I’ve been thinking about the emotional roller coaster a nature lover like me is on these days, given all the threats to the health of the planet. I live in two very different states of mind: one is awe and a feeling of being uplifted, and the other is frustration, accompanied by being brought down.
For example, three days before Christmas my husband and I took a walk around Lake Harriet with our daughter. At the outset we saw two bald eagles, one flying right toward us. It landed in a tree not far from where we stood.
After we’d made our way around the loop and were just about to peel off from the lake, my husband saw a raccoon up in a tree. It was curled in on itself, hiding its head, and its tail hung down. It looked like a coonskin cap that had been thrown up there and had stuck. The raccoon’s thick fur, grey tipped with black, was fluffed in the wind, and gorgeous.
It buoyed our spirits to see the eagle and the raccoon so close to home. Many of the best moments of my days are shaped by sightings like these.
On the other hand, watching Congress play politics with the Keystone XL pipeline just before Christmas was disheartening and frightening. I ran into a friend the other day, and as I stood telling her about it, I found myself talking faster and faster, my voice getting higher. Then I stopped and breathed.
This pipeline would stretch from Canada to Texas, and would carry tar sands oil from northern Alberta to the Gulf of Mexico. To get at this especially toxic oil (we have yet to figure out how we’d clean up a spill) oil companies scrape off the boreal forests (which, when intact, help reduce global warming by absorbing carbon dioxide), dig large pits, extract the oil and leave behind pools of toxins.
The two main arguments in favor of the pipeline are persistent, but one of them is inflated, the other false. The number of jobs created by building the pipeline would apparently be only a few thousand, not the tens of thousands claimed; the promise of safe oil, oil coming from Canada rather than the Mideast, is unfounded. The oil would be refined in Texas, but much of it is already spoken for and would be shipped to other countries.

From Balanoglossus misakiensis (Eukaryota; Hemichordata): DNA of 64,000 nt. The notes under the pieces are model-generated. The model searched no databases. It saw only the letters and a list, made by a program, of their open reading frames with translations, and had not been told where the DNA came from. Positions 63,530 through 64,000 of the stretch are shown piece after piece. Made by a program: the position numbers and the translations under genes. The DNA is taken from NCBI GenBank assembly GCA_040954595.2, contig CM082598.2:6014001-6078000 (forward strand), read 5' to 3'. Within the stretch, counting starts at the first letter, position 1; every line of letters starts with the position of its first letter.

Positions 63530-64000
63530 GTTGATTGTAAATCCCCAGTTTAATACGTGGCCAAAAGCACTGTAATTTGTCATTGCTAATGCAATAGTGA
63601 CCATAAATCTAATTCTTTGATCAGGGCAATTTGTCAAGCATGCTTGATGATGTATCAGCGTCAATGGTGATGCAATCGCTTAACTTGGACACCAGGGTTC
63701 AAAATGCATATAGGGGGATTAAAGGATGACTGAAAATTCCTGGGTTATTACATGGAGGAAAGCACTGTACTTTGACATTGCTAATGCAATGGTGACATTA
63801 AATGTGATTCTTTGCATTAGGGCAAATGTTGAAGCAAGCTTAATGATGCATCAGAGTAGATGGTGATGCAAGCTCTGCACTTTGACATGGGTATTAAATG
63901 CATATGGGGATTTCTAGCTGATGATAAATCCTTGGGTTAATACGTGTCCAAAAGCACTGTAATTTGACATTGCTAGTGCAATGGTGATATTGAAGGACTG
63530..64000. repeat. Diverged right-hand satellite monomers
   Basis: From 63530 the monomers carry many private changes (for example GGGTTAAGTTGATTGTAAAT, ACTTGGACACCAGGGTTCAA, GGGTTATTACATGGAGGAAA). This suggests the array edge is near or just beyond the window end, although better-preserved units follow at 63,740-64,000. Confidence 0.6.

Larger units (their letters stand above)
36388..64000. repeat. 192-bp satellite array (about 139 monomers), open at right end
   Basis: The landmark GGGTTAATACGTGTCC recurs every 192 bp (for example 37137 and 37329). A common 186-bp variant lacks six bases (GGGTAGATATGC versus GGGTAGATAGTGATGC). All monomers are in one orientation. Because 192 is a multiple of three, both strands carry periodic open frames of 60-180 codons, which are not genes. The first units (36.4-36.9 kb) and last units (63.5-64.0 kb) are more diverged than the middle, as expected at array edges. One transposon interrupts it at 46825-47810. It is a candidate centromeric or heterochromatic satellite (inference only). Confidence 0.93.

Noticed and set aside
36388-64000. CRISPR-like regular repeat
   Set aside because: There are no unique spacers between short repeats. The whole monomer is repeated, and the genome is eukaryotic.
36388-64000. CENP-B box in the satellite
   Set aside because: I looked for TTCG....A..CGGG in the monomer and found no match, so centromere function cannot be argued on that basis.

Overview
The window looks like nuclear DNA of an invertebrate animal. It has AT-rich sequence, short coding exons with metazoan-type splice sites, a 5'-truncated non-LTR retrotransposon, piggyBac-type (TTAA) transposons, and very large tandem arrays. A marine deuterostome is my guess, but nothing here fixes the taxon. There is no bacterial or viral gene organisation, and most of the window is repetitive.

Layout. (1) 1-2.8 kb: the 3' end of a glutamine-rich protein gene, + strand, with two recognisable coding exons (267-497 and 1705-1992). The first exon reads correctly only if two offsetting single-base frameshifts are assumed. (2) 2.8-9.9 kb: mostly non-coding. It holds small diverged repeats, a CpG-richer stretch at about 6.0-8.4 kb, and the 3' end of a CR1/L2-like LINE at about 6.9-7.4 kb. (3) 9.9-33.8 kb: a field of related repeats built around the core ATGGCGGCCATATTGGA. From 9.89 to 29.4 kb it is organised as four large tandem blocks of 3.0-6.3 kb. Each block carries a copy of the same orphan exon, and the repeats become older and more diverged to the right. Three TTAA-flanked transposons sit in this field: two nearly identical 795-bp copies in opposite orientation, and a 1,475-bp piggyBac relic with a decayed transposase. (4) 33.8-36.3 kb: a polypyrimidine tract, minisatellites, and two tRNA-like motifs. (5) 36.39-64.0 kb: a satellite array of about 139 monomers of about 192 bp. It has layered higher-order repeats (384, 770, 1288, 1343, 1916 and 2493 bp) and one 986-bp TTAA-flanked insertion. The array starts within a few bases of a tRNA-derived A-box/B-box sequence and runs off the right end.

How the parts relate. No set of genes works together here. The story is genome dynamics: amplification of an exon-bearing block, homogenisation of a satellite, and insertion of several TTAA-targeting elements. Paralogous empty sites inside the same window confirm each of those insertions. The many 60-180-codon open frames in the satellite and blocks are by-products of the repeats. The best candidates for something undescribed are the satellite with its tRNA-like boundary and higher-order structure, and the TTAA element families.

So the U.S. would take all the risks (pipeline breaks are expected), but get none of the benefits. The New York Times, in an editorial, has said the only shovel that should be used for this so-called shovel-ready project is the one that would bury it.
This past fall President Obama sent the project back to the State Department to be re-evaluated, a process that was to take a year or more, but in December Congress succeeded in forcing the issue by attaching it to the tax bill. The President now has to decide what to do about the pipeline by the end of February.
When the State Department held meetings along the proposed route in 2011, they asked citizens to speak to the question: Is the Keystone XL pipeline in America’s best interest?
America’s best interest? I wondered. America is a dang abstraction. What about the earth’s best interest? The earth is real. The earth would get along just fine without the United States of America, but we’d have a heck of a time existing on a dead planet. We are already struggling to live on a degraded planet.
I’ve been thinking about how to find some synthesis between nature-inspired transcendence and politically inspired despair. I came across this quote in a recent New Yorker review of the essays by John Jeremiah Sullivan. It provides perspective. In his essay collection Pulphead, Sullivan writes the following, summarizing the thoughts of a French explorer:
What’s true of us is true of nature. If we are conscious, as our species seems to have become, then nature is conscious. Nature became conscious in us, perhaps in order to observe itself. It may be holding us out and turning us around like a crab does its eyeball. Whatever the reason, that thing out there, with the black holes and the nebulae and whatnot, is conscious. One cannot look in the mirror and deny this. It experiences love and desire, or thinks it does.
I am startled to be reminded that we humans are nature, and through us nature can see itself. There are seeds of hope in this. Given that we are conscious, and we can think about how we treat Mother Earth, could we really claim to love her?
As my mother said when I was behaving badly: “Just look at yourself.”
Mary Jean Port writes at home, near Minnehaha Creek and Lake Harriet, and teaches at The Loft Literary Center.